Open the documents below to see our Crucial Knowledge overviews for Reading and Writing.
The first document identifies the component overview and the second document shows each year group in turn.
Collective Vision Trust Reading Curriculum is designed to work in conjunction with the Writing Curriculum to develop children’s skills in English. Reading is essential to the whole child’s learning; it is the key that can access further knowledge in all other subjects. It is essential that it is taught well and given strategic importance.
It is also important that children develop a love of reading, in all its forms, alongside decoding and fluency skills. Reading aloud to children is a priority alongside giving children a wide range of opportunities to access reading in a variety of ways: whole class reading, group and guided reading, independent reading and story time.
Collective Vision Trust has developed a curriculum that carefully builds up children’s reading skills beginning by using a single systematic synthetic phonics programme to fully embed the skills of early reading, this then moves seamlessly to the other essential skills that make children fluent and accurate readers. This is then built on by teachers selecting good quality, diverse texts that not only capture children’s interests but develop the essential curriculum areas.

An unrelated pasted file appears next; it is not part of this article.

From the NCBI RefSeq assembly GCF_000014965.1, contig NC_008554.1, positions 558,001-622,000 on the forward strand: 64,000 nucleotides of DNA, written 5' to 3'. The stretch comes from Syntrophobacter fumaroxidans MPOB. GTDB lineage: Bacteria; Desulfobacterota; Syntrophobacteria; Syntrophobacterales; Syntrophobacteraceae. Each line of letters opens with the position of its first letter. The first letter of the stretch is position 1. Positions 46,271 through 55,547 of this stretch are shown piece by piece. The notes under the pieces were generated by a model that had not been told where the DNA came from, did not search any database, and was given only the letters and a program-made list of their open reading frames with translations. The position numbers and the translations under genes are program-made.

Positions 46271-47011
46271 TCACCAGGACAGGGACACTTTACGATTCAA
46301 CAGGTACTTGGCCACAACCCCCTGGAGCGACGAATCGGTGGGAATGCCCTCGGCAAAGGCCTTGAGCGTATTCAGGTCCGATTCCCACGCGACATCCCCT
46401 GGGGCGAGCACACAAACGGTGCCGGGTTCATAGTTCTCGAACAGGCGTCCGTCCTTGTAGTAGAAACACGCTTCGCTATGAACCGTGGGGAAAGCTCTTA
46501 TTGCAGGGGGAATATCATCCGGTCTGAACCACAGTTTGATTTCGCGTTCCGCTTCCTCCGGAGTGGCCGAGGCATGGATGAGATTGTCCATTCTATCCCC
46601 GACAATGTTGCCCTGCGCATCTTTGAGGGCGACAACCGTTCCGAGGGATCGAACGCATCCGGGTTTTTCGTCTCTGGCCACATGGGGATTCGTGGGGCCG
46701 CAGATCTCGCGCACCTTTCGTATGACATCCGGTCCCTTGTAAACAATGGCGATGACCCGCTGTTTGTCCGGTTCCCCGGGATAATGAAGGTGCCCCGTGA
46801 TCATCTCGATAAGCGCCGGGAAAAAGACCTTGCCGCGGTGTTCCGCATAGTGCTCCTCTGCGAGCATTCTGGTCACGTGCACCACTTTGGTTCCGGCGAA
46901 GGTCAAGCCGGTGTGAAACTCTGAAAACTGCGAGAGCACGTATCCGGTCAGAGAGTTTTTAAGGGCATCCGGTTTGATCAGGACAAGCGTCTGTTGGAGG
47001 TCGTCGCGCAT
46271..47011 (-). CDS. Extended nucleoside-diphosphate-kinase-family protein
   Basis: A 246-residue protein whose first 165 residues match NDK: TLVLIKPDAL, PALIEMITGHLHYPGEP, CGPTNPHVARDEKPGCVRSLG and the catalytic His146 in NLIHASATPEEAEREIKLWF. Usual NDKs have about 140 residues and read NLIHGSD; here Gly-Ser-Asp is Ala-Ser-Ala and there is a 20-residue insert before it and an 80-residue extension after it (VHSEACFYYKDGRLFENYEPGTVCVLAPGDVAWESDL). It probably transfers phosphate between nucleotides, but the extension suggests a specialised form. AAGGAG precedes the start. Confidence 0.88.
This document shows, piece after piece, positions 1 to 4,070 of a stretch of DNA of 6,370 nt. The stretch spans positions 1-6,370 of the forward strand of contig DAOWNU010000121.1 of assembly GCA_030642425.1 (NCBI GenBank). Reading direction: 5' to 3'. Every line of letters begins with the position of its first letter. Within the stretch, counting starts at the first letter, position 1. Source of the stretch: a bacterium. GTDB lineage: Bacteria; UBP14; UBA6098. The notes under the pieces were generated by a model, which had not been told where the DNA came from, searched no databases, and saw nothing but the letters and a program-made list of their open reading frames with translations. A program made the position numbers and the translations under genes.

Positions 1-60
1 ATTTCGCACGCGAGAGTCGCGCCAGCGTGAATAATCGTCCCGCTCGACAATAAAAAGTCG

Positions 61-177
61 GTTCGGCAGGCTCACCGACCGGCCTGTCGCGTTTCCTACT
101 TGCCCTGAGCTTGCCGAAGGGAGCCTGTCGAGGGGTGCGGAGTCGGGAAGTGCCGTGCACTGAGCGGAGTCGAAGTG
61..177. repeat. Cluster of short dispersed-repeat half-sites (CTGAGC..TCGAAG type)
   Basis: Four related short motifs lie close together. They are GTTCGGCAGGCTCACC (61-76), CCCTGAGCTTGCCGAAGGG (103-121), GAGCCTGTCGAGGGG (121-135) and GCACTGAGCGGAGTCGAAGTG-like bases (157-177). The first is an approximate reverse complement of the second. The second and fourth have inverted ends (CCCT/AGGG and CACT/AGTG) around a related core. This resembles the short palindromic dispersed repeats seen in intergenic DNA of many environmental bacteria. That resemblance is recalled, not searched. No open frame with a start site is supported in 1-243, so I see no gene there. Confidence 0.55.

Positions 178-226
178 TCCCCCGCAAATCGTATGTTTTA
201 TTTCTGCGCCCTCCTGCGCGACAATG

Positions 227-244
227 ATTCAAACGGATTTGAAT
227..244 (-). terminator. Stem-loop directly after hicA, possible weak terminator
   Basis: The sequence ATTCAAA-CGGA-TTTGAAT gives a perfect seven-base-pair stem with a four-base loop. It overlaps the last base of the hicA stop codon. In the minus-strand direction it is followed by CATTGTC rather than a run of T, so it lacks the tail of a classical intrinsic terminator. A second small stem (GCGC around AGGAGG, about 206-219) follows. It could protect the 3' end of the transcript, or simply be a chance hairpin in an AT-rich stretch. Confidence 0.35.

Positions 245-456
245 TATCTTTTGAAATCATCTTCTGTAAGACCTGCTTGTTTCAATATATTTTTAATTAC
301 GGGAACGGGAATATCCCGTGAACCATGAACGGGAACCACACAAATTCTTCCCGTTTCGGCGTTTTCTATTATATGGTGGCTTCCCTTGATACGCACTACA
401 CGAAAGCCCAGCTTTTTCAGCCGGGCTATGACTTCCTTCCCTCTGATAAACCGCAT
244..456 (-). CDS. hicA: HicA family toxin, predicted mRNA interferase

We have identified key topic areas that need to be taught. These are: letters and phonics, words, text, reading skills, understand reading and talk about reading. Together these build up the essential reading skills that children need.
Planned, quality recap is an essential feature of the curriculum. Teachers will incorporate recap into their daily and weekly plans. In addition, the following is worthy of note:
- On the spot accurate assessment is the key to good recap.
- Teachers will quickly move to longer recap of topic areas or concepts that are not fully embedded.
- Differentiation of learning must be applied to recap work – some pupils will need more recap than others, which needs to happen without holding back the learning of the rest of the class.
- The first week in a half term is always a recap week. No new concepts are taught in recap weeks.
- Teachers will plan additional ongoing recaps as part of their weekly plans.